Social smoking and cardiovascular health

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An Epidemiological Study of Population Health Reveals Social Smoking as a Major Cardiovascular Risk Factor

A recent study finding outlines the risk of being a social smoker and the impacts on long-term health. The study findings are based on a nationally representative sample and included a cross-sectional survey that was carried out in community settings across the United States.

Authors: Kate Sustersic Gawlik, DNP, Bernadette Mazurek Melnyk, PhD, Alai Tan, PhD

American Journal of Health Promotion, First published date: May-02-2017, 10.1177/0890117117706420

Abstract

Purpose:

To present nationally representative data on the prevalence of “social” smoking and its relationship to cardiovascular health.

Design:

A population-based, cross-sectional survey on cardiovascular health and its risk factors across the United States.

Setting:

Million Hearts® cardiovascular screenings that took place in community settings.

Participants:

De-identified data were collected on a convenient sample of 39, 555 participants.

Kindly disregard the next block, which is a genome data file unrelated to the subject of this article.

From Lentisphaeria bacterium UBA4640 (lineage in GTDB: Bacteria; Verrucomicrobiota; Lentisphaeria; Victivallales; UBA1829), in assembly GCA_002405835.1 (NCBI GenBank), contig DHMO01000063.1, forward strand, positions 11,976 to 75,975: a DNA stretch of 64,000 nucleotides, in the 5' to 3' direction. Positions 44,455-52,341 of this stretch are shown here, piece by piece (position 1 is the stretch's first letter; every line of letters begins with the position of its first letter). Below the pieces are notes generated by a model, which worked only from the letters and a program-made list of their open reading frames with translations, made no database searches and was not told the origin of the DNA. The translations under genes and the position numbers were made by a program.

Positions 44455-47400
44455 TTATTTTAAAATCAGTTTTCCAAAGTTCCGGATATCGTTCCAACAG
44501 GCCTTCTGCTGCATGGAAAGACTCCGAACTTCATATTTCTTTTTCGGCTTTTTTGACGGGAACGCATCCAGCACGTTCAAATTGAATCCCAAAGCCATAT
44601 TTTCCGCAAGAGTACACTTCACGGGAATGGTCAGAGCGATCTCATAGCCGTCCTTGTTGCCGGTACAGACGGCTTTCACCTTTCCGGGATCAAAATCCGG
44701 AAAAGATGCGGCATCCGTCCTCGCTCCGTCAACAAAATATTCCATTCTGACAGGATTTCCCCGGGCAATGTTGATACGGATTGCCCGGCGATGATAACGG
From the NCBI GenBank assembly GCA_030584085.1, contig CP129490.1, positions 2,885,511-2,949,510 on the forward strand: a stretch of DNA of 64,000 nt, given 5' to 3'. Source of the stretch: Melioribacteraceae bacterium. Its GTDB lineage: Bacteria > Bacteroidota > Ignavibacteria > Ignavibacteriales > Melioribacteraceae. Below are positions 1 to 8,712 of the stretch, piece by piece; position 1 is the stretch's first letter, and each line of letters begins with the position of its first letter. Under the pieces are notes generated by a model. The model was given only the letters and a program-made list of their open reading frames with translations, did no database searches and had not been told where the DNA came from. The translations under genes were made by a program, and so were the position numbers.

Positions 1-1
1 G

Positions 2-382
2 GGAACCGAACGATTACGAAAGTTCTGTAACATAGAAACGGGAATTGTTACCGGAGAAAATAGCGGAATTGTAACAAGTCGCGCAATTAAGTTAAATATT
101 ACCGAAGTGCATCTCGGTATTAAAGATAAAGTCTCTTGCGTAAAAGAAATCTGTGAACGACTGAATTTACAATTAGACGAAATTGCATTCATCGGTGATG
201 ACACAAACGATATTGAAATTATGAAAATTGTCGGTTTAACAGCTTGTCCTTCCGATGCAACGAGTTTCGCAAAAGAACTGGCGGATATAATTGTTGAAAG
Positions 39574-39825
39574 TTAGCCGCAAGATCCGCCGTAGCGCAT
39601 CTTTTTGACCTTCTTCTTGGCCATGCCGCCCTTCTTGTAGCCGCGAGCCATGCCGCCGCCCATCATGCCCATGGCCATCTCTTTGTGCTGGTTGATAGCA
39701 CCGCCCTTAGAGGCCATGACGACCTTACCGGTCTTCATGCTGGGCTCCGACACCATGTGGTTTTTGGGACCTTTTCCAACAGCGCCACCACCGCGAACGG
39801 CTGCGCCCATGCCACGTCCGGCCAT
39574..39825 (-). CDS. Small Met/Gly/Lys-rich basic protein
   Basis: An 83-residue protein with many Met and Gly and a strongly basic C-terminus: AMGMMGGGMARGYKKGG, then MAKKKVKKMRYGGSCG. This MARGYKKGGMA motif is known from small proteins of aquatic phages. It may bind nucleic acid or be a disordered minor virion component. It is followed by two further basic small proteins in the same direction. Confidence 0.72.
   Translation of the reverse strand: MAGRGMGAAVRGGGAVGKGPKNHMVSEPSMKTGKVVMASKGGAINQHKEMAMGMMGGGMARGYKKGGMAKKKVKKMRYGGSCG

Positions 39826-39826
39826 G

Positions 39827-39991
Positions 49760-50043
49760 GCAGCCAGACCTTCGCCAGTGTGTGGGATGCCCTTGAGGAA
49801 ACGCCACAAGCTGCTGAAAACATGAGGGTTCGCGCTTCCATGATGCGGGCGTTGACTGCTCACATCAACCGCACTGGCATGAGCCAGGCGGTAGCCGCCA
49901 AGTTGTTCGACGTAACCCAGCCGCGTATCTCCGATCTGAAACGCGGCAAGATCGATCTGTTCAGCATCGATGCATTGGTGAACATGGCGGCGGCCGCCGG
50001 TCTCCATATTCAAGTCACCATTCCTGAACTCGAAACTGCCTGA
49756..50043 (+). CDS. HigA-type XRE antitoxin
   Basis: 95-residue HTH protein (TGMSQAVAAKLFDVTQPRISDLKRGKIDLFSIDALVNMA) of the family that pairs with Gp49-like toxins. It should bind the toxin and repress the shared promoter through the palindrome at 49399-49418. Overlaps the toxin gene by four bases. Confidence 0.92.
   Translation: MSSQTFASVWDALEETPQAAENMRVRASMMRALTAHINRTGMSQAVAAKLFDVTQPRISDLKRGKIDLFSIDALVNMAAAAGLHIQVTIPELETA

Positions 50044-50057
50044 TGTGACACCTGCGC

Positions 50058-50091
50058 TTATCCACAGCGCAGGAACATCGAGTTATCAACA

Measures:

Reported smoking status, blood pressure, and total cholesterol.

Analysis:

The prevalence of current smoking, social smoking, and non-smoking were cross-tabulated and stratified by sample characteristics. The adjusted estimates were derived from multiple logistic regression models, adjusting for demographics and other biometric measures.

Results:

Ten percent identified as social smokers. Social smokers were more likely to be aged between 21 and 40, male, and Hispanic. Social smokers had significantly higher risks of having hypertension (odds ratio [OR]: 2.08, 95% confidence interval [CI]: 1.80-2.41) and elevated cholesterol (OR: 1.53, 95% CI: 1.33-1.75) than non-smokers. There was no significant difference between social smokers and current smokers (OR = 0.94, 95% CI = 0.80-1.14 for hypertension and OR = 0.95, 95% CI = 0.81-1.11 for elevated cholesterol).

Conclusion:

This is the first population health study to compare the blood pressure and cholesterol levels of people who self-identify as current verses social smokers. Although previous smoking behavior was not controlled for in the analysis, this study demonstrates there is no significant difference in the prevalence of elevated blood pressure or cholesterol among the 2 smoking groups.

 

 

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